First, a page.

Most of us know eating fruit daily is a great way to try to stay healthy, with the Australian Guide to Healthy Eating encouraging us to eat two serves a day. This is because they are relatively low in energy content and rich in fibre, antioxidants and some phytochemicals that may have beneficial health effects.
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Despite the benefits, less than half of Australians eat enough fruit. To try to make eating fruit easier, get the most nutritionally from what we eat and avoid wastage, it is important to consider the best stage to eat fruits from harvesting to over-ripening.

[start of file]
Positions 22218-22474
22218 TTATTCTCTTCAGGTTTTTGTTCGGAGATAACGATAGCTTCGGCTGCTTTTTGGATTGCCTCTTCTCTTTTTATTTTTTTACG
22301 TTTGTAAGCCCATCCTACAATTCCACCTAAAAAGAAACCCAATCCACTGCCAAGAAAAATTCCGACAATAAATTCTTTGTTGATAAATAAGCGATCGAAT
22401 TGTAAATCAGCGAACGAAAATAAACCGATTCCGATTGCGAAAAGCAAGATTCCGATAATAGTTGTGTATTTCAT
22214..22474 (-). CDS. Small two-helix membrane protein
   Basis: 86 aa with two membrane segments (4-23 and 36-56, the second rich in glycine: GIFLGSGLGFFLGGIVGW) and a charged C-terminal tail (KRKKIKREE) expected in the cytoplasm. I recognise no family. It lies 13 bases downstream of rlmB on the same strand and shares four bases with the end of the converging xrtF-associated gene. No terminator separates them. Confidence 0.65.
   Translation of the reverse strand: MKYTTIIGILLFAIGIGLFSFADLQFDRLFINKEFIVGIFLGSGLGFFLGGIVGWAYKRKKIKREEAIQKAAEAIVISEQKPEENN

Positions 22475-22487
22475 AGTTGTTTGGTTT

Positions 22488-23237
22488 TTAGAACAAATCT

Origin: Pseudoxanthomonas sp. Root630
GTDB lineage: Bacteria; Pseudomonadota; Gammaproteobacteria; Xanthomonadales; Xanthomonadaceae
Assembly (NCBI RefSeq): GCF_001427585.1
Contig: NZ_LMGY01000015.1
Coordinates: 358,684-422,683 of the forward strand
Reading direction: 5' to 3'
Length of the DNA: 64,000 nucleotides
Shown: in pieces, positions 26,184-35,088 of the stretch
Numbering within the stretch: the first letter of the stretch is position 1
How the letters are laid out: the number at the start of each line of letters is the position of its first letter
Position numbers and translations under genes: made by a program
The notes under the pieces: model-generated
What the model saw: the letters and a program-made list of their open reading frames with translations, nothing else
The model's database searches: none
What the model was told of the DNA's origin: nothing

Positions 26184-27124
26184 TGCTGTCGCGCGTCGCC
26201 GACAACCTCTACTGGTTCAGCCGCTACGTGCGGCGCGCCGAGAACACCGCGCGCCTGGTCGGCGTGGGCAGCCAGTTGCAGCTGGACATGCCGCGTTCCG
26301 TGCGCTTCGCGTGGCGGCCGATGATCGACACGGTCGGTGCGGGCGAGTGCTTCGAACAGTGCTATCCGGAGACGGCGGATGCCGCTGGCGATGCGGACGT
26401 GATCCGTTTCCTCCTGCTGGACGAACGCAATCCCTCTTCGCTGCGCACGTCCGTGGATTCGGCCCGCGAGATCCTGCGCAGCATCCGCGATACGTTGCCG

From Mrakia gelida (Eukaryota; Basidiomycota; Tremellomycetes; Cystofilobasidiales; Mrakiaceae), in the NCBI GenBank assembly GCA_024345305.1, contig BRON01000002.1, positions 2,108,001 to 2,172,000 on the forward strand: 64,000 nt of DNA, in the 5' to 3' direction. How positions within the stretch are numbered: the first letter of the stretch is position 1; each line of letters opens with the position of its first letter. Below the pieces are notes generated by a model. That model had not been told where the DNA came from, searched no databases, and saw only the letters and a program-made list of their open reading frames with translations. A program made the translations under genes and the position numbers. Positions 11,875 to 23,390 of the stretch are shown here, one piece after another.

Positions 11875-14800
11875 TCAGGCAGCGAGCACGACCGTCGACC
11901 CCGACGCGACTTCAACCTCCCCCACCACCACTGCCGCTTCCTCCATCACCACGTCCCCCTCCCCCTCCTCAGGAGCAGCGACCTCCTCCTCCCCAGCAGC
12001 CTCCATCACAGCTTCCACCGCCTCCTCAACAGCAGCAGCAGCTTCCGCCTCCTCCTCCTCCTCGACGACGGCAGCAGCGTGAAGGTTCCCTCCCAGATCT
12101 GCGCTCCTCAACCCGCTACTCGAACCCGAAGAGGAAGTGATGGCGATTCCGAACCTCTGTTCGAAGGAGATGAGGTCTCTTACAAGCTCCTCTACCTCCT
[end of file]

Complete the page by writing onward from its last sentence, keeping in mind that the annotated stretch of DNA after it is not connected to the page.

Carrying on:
Australians eating inadequate fruit and vegetables.
Fruits vary in nutritional quality
Fruits contain a range of nutrients essential for health, from energy-producing nutrients (mostly carbohydrates with some fat and protein) through to vitamins, minerals and fibre. The amounts of these nutrients vary, however, from one fruit to another.
Predominant sugars vary. In peaches, plums and apricots, there is more glucose than fructose. The opposite is the case in apples and pears. Fruits vary greatly in terms of their glycaemic index and the effect on our blood sugar (glucose).
If we look at vitamin C, relatively high amounts are found in strawberries and citrus fruits compared to bananas, apples, peaches or pears.
Passionfruit contains more phosphorus, an essential mineral used in releasing energy, than papaya. However, the opposite occurs in the case of calcium, the most common mineral in the human body.